There are many books of Ramana’s dialogs; some report his words more faithfully than others. According to David Godman, the great scholar of Ramana’s life and works, Maharshi’s Gospel is among the more reliable ones. In Chapter III of that book we find the following dialog:
Devotee: There are times when persons and things take on a vague, almost a transparent form, as in a dream. One ceases to observe them as outside, but is passively conscious of their existence, while not actively conscious of any kind of selfhood. There is a deep quietness in the mind.
Let’s take a moment to notice the devotee’s description of this intermittent state. I don’t know whether the devotee was a man or a woman but I’ll use the pronoun “she” for convenience.
1. The outside world becomes dreamlike, vague, and almost transparent.
2. She no longer feels like worldly objects are outside.
3. She is passively aware of worldly objects.
4. She is not actively conscious of any kind of selfhood.
5. There is a deep quietness in the mind.
I would like to draw attention to number 4. It means that she isn’t aware of I, at least not “actively.” I’m not sure what she means by “actively” but Self-enquiry is often described as an active (deliberate) focusing of attention on the feeling of I. Number 4 tells us that this woman isn’t practicing Self-enquiry in that way and probably has no sense of I of any kind.
This may remind us of a line from Ramana’s pamphlet Who Am I?
The Self is that where there is absolutely no “I” thought.
The devotee’s question continues:
Is it at such times that one is ready to dive into the Self?
“Dive” is a reference to Self-enquiry as prescribed in Ramana’s famous verse:
In the inmost core, the Heart
Shines as Brahman alone,
As ‘I-I’, the Self aware.
Enter deep into the Heart
By searching for Self, or diving deep,
Or with breath under check.
Thus abide ever in Atman.
Many people regard this verse as the most important words that Ramana ever wrote. It’s sometimes called his “Eka Sloka,” his “one verse.” It was engraved on a marble tablet that hung over his couch in his ashram.
The devotee continues:
Or is this condition unhealthy, the result of self-hypnotism? Should it be encouraged as yielding temporary peace?
This woman has such grave doubts about the value of her state that she asks whether it’s unhealthy. She even wonders whether it should be allowed to continue.
Maharshi: There is Consciousness along with quietness in the mind…
He summarizes the woman’s state as consciousness and lack of thoughts. He thinks those two attributes are the salient ones.
…this is exactly the state to be aimed at.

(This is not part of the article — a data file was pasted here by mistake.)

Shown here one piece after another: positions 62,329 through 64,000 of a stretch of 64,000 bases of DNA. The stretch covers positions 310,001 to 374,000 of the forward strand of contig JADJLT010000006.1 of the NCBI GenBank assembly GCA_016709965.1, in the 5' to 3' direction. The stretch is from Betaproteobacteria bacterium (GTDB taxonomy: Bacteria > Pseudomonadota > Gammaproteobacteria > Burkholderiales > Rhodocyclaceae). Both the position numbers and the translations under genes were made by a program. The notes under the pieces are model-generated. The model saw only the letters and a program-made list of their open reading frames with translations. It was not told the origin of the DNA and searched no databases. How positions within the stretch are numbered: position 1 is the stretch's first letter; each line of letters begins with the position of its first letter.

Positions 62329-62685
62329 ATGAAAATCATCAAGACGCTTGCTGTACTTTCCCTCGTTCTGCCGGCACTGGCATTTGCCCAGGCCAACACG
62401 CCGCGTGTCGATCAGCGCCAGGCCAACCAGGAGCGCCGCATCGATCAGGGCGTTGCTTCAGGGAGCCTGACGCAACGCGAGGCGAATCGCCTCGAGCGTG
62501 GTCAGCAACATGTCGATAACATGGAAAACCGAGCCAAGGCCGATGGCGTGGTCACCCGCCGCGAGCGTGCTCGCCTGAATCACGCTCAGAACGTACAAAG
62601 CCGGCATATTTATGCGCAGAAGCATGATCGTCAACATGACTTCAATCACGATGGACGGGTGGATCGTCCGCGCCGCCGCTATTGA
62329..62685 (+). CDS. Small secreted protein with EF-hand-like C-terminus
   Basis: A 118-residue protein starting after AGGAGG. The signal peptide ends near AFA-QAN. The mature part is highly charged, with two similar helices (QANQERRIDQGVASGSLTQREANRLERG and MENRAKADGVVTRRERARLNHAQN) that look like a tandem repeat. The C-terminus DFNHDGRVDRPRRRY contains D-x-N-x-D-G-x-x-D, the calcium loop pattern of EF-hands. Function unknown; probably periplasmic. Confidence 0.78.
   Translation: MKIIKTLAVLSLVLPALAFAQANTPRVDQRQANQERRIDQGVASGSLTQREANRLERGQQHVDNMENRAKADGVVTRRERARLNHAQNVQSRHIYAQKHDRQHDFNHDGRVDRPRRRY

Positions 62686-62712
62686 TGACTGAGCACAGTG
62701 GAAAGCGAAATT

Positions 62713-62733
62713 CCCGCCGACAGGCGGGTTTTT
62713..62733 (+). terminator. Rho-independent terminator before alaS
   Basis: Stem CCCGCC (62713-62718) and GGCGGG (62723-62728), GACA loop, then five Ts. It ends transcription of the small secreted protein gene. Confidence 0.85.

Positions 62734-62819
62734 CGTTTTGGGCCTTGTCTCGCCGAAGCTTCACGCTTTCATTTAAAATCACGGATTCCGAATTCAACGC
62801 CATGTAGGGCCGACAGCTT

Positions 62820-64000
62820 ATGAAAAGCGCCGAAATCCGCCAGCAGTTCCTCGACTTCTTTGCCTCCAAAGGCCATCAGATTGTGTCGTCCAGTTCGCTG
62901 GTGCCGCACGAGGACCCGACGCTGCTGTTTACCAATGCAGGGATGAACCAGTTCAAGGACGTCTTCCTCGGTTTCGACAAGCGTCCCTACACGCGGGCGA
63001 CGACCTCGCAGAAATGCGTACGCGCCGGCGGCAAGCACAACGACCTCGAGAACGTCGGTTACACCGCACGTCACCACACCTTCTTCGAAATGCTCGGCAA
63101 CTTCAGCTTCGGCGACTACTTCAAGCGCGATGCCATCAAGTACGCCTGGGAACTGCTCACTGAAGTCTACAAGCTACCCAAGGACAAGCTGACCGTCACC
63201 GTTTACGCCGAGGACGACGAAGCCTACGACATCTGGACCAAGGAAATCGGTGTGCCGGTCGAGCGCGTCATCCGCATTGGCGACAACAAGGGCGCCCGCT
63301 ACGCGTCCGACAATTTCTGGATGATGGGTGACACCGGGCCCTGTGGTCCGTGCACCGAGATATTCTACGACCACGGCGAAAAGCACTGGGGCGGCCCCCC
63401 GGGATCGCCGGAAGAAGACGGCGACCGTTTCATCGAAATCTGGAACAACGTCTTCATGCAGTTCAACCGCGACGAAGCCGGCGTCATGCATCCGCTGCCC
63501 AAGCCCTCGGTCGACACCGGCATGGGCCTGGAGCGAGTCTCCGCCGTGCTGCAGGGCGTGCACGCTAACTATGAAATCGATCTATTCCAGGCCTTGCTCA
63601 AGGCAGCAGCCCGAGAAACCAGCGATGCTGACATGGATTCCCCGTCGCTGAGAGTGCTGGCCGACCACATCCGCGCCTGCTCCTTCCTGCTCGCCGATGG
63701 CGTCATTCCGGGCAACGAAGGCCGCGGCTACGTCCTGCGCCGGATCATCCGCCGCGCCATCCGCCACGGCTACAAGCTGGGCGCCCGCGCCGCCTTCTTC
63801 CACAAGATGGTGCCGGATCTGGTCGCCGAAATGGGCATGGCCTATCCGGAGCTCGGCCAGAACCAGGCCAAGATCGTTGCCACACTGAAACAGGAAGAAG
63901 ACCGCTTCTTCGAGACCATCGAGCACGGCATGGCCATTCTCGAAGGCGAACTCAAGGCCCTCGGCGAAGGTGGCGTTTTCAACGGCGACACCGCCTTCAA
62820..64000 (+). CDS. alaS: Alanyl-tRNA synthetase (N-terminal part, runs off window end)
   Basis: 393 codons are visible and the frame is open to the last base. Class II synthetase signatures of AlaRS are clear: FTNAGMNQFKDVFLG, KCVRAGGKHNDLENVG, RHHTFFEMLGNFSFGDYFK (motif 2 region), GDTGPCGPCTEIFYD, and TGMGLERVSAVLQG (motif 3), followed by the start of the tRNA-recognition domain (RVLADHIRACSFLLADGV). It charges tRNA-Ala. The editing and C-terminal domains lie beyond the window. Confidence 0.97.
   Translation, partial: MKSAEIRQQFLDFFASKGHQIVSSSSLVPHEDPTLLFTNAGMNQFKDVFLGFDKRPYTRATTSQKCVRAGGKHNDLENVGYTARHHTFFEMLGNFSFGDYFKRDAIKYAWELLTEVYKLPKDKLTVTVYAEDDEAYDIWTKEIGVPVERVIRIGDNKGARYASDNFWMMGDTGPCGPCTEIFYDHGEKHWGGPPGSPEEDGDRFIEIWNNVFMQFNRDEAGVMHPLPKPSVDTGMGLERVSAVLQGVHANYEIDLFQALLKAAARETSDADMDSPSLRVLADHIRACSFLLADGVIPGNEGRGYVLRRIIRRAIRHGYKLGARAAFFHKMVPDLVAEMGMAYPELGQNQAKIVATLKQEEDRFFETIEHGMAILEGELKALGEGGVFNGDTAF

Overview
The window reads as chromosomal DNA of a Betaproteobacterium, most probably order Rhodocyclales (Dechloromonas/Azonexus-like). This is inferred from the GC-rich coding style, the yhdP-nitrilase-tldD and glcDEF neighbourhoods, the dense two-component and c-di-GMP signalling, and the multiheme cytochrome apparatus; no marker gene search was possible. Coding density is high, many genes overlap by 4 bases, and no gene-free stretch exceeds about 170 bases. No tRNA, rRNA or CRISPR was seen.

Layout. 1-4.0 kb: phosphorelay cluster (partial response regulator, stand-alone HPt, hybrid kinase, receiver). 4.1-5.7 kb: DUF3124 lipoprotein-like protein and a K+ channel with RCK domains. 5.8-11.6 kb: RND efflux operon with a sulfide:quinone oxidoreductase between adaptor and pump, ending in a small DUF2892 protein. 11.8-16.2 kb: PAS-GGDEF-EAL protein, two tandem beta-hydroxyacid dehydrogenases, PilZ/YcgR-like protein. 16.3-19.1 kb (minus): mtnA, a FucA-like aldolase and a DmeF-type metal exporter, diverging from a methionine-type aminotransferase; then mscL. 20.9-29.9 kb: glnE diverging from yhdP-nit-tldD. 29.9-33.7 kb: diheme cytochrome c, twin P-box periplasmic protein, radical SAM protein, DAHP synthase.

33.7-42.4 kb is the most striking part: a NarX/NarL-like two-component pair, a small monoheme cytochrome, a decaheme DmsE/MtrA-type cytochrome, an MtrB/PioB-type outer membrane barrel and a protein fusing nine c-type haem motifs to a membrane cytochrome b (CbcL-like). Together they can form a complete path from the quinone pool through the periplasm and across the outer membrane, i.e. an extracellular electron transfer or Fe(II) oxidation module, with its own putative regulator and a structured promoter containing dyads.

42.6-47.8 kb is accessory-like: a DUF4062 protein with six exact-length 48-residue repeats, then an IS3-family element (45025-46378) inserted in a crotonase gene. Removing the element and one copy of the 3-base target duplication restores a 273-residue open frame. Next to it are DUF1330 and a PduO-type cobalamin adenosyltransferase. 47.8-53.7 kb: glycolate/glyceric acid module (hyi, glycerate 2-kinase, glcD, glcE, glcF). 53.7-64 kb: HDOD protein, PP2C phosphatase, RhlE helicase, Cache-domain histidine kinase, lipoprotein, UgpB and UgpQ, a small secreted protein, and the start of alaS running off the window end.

Whoa! Talk about a turnaround! The woman is afraid that her state is unhealthy and should be stopped, and Ramana tells her: This is the state that people try to attain by diving. You’re already there. You’ve already dived. He continues:
The fact that the question has been framed on this point, without realizing that it is the Self, shows that the state is not steady but casual.
I’ve italicized the middle of the sentence because it’s so important. “It” refers to the woman’s state. The state that she is describing is Atman, the Self. Of course if it’s the Self it’s not really a state, but it seems like a state to her.
“Casual” means here intermittent or not yet permanent. Ramana is saying that when the state becomes permanent, she will recognize that it’s the Self.
We can summarize Ramana’s main point as an equation:
Self = consciousness + quiet mind
The word ‘diving’ is appropriate when there are outgoing tendencies, and when, therefore, the mind has to be directed and turned within, there is a dip below the surface of externalities.
“Outgoing tendencies” means that the attention latches onto thoughts and perceptions. This causes the person to become lost in thought. To prevent this from happening, the person should deliberately turn his or her attention inward. When a person does this there is a “dip.” That’s what Ramana means by “diving.” He is explaining his use of the word, telling us the definition of “dive” as it’s used in the famous Eka Sloka. He continues:
But when quietness prevails without obstructing the Consciousness, where is the need to dive?
Diving is something a seeker does to stop the mind from going outward. But this woman’s mind isn’t outward; it’s quiet. There’s nowhere for her to dive. Moreover she is conscious. Quiet and conscious = the Self. She has already reached the goal. Diving doesn’t apply to her.
If that state has not been realised as the Self, the effort to do so may be called ‘diving’.
Ramana invents a new, different meaning of the word “dive” so the woman can apply it to herself. It’s as if he is thinking: “This woman wanted to apply the word to herself and I just told her she can’t, but I don’t want to disappoint her so I’ll invent a new meaning that applies to her.”
In this sense the state may be said to be suitable for realization or diving. Thus, the last two questions you have put do not arise.
The last two questions expressed her doubts about her state. Obviously they are irrelevant.
This dense, meaty little dialog offers much to digest. The essential point, it seems to me, is this:
Self = consciousness + quiet mind